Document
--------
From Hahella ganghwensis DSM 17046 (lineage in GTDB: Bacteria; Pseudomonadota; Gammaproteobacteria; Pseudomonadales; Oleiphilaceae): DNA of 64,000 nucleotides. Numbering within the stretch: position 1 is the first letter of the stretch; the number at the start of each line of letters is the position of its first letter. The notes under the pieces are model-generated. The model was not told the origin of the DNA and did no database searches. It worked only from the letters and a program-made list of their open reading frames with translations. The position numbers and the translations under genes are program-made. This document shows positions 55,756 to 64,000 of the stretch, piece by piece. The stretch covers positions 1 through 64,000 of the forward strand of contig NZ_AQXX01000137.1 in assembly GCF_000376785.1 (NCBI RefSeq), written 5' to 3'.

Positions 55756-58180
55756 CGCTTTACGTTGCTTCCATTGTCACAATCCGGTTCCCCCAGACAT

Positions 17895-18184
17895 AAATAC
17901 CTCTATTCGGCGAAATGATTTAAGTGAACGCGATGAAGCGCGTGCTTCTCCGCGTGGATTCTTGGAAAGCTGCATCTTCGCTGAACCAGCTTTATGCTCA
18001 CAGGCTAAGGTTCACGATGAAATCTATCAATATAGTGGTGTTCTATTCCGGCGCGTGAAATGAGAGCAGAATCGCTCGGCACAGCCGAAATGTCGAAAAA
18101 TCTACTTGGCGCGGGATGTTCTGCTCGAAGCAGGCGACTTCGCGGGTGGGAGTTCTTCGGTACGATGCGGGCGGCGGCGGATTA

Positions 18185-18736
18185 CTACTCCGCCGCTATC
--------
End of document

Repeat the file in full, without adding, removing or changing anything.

From Hahella ganghwensis DSM 17046 (lineage in GTDB: Bacteria; Pseudomonadota; Gammaproteobacteria; Pseudomonadales; Oleiphilaceae): DNA of 64,000 nucleotides. Numbering within the stretch: position 1 is the first letter of the stretch; the number at the start of each line of letters is the position of its first letter. The notes under the pieces are model-generated. The model was not told the origin of the DNA and did no database searches. It worked only from the letters and a program-made list of their open reading frames with translations. The position numbers and the translations under genes are program-made. This document shows positions 55,756 to 64,000 of the stretch, piece by piece. The stretch covers positions 1 through 64,000 of the forward strand of contig NZ_AQXX01000137.1 in assembly GCF_000376785.1 (NCBI RefSeq), written 5' to 3'.

Positions 55756-58180
55756 CGCTTTACGTTGCTTCCATTGTCACAATCCGGTTCCCCCAGACAT

Positions 17895-18184
17895 AAATAC
17901 CTCTATTCGGCGAAATGATTTAAGTGAACGCGATGAAGCGCGTGCTTCTCCGCGTGGATTCTTGGAAAGCTGCATCTTCGCTGAACCAGCTTTATGCTCA
18001 CAGGCTAAGGTTCACGATGAAATCTATCAATATAGTGGTGTTCTATTCCGGCGCGTGAAATGAGAGCAGAATCGCTCGGCACAGCCGAAATGTCGAAAAA
18101 TCTACTTGGCGCGGGATGTTCTGCTCGAAGCAGGCGACTTCGCGGGTGGGAGTTCTTCGGTACGATGCGGGCGGCGGCGGATTA

Positions 18185-18736
18185 CTACTCCGCCGCTATC